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District attorney still hopeful to fill posts after staffing bid denied
Darragh seeking to fill 2 new court positions
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Though relief is not coming as soon as he would like, Northeastern Judicial Circuit District Attorney Lee Darragh said he looks forward to the favorable chances to add needed courthouse personnel.

Darragh presented two requests last week to fund the hiring of a translator/victim witness advocate and a special assistant district attorney. Both were denied Thursday night by the Hall County Board of Commissioners.

“While the needs for a juvenile court victim witness advocate (who also speaks Spanish for the benefit of the whole office) and for a part-time hourly paid attorney to assist in Magistrate’s Court remain, I fully accept that the commission would rather wait until the budget process,” Darragh wrote in an email.

Board members expressed concerns that adding positions midyear could create budget problems down the road. Commissioners did, however, say they would likely be in favor of the hiring in the new fiscal year.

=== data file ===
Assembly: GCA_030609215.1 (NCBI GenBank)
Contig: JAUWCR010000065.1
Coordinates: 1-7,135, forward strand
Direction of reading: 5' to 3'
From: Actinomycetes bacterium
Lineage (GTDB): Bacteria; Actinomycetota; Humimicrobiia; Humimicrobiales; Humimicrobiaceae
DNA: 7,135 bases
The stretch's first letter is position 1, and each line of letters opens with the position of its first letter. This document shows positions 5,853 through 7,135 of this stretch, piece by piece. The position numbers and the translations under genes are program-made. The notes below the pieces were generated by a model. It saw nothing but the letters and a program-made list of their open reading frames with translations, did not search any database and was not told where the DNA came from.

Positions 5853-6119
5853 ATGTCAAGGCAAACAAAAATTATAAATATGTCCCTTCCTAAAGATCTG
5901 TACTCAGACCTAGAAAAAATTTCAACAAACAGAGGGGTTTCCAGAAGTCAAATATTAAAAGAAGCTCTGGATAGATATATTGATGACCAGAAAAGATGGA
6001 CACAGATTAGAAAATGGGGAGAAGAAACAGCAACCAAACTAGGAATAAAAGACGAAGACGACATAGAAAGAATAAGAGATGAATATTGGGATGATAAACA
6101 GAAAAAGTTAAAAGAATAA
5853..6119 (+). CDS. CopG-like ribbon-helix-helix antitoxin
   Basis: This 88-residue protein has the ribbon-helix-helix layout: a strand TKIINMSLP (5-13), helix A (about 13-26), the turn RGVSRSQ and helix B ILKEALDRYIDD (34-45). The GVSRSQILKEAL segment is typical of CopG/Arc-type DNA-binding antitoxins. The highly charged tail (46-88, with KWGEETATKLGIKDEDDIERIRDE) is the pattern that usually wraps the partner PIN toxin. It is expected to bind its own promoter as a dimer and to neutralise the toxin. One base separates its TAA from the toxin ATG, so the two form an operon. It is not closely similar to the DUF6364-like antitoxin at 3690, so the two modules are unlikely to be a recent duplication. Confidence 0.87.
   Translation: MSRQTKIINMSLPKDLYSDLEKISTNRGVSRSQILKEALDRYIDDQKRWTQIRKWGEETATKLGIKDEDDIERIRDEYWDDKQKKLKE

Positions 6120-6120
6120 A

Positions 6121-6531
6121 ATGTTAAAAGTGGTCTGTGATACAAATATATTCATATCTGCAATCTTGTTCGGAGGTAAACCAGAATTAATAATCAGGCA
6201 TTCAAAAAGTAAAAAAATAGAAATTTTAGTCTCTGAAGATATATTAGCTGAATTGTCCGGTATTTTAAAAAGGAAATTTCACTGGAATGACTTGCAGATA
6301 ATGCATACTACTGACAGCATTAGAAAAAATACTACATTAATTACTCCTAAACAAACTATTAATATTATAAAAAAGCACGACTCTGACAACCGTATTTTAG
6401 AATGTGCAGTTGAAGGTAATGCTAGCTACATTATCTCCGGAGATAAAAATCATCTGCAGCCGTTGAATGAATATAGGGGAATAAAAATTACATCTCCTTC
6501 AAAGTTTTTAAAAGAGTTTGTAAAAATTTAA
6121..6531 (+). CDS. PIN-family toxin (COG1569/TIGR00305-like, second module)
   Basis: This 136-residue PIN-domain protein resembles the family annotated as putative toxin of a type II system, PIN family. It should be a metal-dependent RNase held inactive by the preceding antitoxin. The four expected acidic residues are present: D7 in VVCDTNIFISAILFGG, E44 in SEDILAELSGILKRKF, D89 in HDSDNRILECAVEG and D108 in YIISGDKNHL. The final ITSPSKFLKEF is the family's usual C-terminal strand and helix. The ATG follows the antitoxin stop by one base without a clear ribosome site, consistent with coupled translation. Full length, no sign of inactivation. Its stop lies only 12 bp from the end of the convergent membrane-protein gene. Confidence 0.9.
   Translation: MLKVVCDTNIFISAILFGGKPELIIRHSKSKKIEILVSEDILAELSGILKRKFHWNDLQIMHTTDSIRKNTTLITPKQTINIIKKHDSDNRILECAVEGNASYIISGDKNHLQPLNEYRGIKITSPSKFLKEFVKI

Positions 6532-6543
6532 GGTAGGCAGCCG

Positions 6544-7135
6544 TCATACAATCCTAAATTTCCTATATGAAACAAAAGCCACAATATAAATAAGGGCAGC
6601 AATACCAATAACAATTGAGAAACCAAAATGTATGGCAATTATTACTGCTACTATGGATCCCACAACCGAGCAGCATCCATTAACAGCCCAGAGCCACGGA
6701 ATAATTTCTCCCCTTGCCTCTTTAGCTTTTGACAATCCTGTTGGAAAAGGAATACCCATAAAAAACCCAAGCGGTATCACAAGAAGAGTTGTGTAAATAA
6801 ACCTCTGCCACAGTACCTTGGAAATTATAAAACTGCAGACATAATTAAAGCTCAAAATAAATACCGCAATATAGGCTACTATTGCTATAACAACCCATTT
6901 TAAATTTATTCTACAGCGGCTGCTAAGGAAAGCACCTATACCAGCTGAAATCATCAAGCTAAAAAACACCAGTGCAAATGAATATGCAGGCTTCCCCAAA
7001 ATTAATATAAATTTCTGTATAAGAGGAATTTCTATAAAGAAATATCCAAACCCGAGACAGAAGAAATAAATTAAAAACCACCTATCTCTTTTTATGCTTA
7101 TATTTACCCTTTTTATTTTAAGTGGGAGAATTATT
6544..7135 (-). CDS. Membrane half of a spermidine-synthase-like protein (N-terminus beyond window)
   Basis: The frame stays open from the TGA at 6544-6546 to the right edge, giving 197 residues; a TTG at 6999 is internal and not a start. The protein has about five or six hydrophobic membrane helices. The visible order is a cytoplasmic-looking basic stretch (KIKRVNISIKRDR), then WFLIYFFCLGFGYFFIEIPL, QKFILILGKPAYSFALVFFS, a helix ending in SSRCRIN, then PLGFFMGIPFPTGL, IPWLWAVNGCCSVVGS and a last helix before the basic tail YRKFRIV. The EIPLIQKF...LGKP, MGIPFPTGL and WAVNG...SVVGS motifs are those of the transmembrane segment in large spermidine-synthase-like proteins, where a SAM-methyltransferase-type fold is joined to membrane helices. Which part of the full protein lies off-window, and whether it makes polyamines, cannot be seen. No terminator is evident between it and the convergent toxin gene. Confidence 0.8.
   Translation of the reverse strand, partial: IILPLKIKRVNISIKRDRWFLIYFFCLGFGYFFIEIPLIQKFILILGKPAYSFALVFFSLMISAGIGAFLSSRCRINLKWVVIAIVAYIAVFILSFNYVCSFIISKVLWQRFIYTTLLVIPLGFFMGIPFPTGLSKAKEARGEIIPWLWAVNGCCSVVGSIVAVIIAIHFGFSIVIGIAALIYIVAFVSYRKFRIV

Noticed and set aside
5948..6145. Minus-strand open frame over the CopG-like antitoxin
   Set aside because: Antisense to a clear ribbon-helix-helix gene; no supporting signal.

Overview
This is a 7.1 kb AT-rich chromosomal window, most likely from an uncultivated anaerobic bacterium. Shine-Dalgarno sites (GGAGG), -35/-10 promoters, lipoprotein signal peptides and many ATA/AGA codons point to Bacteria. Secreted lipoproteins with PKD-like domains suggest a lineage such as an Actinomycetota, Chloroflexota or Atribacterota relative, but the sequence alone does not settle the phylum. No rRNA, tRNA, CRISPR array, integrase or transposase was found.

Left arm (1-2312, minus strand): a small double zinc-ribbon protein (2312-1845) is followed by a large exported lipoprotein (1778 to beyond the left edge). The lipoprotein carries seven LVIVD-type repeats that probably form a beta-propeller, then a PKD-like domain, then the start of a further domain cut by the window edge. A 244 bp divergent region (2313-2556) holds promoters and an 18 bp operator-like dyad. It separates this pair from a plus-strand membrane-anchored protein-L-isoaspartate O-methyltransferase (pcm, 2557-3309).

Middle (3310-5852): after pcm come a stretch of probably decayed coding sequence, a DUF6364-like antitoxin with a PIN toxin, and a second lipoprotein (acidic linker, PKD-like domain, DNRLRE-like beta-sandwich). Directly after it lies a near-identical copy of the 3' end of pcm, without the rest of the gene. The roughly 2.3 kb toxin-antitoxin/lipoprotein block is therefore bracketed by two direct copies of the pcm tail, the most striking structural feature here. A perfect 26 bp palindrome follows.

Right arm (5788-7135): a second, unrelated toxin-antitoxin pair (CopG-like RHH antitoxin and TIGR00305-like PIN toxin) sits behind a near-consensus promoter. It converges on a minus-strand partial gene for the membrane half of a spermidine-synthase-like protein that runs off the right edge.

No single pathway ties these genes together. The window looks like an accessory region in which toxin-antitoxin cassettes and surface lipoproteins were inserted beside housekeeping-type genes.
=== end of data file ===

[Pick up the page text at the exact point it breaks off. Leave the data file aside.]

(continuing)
The priority proposal, Darragh said, was the victim witness advocate, who would be required to speak Spanish. The advocate would be involved with the “notification of and involvement of victims in Juvenile Court delinquency cases,” according to the proposal.

Because of the large Hispanic population in Hall County, the district attorney’s office hoped to combine the two needs in one position.

The second request focused on preliminary hearings held in the Magistrate Court.

Magistrate Court deals with committal hearings, at which a judge decides if there’s enough evidence to send a case on to Superior Court.

The district attorney’s office has had to use one of its assistant district attorneys three mornings per week when presenting the state’s evidence in these felony committal hearings.

Darragh’s newest assistant district attorney works in Magistrate Court while training, with Darragh hoping to move that attorney to the trial team before the beginning of the fiscal year.

The district attorney said he wanted “to free up the ADAs to handle the Superior Court caseloads most effectively, a better use of their time.”

In the meantime, Darragh said he will continue pursuing grant opportunities.

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